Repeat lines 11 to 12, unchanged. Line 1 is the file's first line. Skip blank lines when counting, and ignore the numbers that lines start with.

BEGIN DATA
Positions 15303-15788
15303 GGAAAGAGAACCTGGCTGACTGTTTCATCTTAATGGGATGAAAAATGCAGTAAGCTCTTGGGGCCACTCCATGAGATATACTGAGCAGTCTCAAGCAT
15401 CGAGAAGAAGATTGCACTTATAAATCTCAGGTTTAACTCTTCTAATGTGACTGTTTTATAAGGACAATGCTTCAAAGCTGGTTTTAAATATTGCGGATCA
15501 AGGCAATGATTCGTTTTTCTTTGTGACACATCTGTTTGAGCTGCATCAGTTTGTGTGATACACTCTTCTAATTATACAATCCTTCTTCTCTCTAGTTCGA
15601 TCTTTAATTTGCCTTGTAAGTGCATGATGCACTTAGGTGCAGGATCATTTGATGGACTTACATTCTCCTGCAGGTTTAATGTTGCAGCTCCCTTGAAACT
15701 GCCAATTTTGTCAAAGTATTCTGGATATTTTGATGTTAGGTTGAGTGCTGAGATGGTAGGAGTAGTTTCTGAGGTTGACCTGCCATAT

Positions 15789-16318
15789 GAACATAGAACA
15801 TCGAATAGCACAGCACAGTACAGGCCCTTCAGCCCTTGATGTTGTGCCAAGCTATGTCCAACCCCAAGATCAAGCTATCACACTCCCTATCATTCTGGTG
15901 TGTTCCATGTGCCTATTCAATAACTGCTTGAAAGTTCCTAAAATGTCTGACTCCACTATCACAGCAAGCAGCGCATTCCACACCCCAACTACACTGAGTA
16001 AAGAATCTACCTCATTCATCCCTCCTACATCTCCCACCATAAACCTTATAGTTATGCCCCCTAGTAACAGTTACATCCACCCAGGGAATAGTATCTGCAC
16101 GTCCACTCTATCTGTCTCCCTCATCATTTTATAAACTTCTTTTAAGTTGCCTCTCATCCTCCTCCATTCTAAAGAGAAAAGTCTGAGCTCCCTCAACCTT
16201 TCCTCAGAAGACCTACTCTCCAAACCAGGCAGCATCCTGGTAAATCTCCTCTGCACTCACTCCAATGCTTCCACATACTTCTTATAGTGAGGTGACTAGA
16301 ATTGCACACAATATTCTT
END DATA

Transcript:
16001 AAGAATCTACCTCATTCATCCCTCCTACATCTCCCACCATAAACCTTATAGTTATGCCCCCTAGTAACAGTTACATCCACCCAGGGAATAGTATCTGCAC
16101 GTCCACTCTATCTGTCTCCCTCATCATTTTATAAACTTCTTTTAAGTTGCCTCTCATCCTCCTCCATTCTAAAGAGAAAAGTCTGAGCTCCCTCAACCTT